Herman Cain warned Wednesday in Marshalltown that the United States is heading down a path away from a free enterprise economy and the time has come to stop it.
"The nation is at a critical turning point. It is currently heading down the track of socialism. And I said it," Cain told a group of Tea Party activists at Legends Bar & Grill. "The good news is it's not too late to get it back on the right track."
Cain said that one caveat may be the only bit of good news he had to share. He shared several of his concerns at the end of a stump speech explaining why he felt country was heading in a socialistic direction. Those reasons included the National Labor Relations Board telling Boeing where it could not build a facility and the national health care reform act, among others.
T-R PHOTO BY TAMMY R. LAWSON
Herman Cain addresses a crowd in his animated style while at Legends in Marshalltown Wednesday. The Republican presidential candidate told the group the country was headed toward socialism but it was not too late to turn things around.
The answer to the country's problems is not in turning to socialism, but rather looking at it from a business perspective, Cain said. He said he would use the same strategy he used to turn around a region of Burger King restaurants and the national Godfather's Pizza chain.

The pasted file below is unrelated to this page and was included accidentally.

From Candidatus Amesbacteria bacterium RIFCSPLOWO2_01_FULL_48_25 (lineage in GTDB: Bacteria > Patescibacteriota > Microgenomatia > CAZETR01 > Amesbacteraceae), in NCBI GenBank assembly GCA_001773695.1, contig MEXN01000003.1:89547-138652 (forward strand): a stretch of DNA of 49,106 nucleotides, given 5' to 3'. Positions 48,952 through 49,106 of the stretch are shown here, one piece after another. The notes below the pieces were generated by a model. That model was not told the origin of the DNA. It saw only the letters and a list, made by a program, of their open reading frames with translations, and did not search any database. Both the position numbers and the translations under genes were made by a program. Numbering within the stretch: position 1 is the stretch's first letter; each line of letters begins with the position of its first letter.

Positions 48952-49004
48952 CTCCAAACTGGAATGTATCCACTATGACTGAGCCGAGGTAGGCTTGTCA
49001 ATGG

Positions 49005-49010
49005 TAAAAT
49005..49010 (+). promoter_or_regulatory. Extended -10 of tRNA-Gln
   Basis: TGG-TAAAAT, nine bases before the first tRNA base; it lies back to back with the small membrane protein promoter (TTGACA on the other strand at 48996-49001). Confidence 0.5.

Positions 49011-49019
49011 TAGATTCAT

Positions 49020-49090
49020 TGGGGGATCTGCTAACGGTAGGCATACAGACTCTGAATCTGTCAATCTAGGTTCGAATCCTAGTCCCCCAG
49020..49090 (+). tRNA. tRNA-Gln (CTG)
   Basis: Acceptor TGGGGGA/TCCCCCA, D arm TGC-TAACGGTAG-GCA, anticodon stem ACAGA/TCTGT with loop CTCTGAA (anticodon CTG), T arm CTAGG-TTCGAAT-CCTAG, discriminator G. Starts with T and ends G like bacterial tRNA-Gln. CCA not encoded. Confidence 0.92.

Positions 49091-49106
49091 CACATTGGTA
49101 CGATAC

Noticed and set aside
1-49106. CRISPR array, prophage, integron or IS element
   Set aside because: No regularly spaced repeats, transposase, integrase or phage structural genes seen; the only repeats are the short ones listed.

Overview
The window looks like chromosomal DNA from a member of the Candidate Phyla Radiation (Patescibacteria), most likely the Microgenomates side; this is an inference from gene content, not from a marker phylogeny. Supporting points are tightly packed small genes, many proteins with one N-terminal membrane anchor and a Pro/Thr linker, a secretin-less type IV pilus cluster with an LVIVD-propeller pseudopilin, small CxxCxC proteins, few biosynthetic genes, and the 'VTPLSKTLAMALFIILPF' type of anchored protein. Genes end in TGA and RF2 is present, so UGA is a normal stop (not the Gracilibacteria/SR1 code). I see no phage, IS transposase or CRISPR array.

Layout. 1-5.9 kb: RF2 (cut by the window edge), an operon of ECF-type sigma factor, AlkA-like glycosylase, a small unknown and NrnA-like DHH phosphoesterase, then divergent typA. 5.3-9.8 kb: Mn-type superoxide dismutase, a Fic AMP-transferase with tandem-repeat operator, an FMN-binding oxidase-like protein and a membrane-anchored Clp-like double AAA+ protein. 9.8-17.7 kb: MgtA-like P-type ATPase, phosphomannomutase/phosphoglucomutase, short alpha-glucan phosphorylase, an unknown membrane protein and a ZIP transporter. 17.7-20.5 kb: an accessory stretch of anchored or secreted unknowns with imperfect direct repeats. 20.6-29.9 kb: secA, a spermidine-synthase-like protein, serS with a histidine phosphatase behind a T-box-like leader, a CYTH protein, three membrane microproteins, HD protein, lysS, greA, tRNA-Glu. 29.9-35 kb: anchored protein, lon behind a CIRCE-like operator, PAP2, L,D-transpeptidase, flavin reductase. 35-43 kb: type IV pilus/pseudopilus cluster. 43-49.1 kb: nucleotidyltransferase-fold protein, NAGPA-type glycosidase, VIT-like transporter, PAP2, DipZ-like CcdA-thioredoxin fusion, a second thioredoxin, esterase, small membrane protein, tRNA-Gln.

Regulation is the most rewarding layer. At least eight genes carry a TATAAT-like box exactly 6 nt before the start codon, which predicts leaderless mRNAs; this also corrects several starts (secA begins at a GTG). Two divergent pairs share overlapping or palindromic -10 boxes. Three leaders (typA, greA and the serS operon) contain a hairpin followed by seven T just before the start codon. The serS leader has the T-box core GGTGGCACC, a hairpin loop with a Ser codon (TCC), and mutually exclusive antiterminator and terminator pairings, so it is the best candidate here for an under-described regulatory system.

That strategy involves defining a plan, prioritizing items, getting the right people on the task, executing and then engaging. Also, he said it was imperative to get the people's input on what the problems were.
"The people closest to the problem are the ones who can solve the problem," he said.
Cain also took time to hit on a few policy issues, spending the most time on the nation's energy policy. Regulation is one of the key barriers, he said.
"I'm not anti regulation," he said. "I'm just anti too much regulation."
The Republican presidential candidate also said the level of spending and regulation that currently exists in government overreaches and said he would work to limit government. He said the Obama Administration has stopped new drilling opportunities and asked to see the science that backed up those policies.
"It's as if this administration doesn't want to use all of our resources," he said.
Cain also defended his role as an outsider during the stop, something that tea party loyalists have tried to embrace in certain candidates.
"My business problem-solving skills can help this nation," he said. "America cannot wait."
Cain's campaign has gained traction in recent months, and a recent Zogby poll found him tied for second among all the Republican candidates in the race with a showing of 15 percent. Rep. Michelle Bachmann, R-Minn., came in first in that poll with support of 24 percent.
Cain, who has focused his campaign on a grassroots effort up to this point, said he will be a contender and actively compete in the Ames Straw Poll set for later this summer.
Other candidates, namely Mitt Romney and Jon Huntsman, said they will not actively compete in the poll.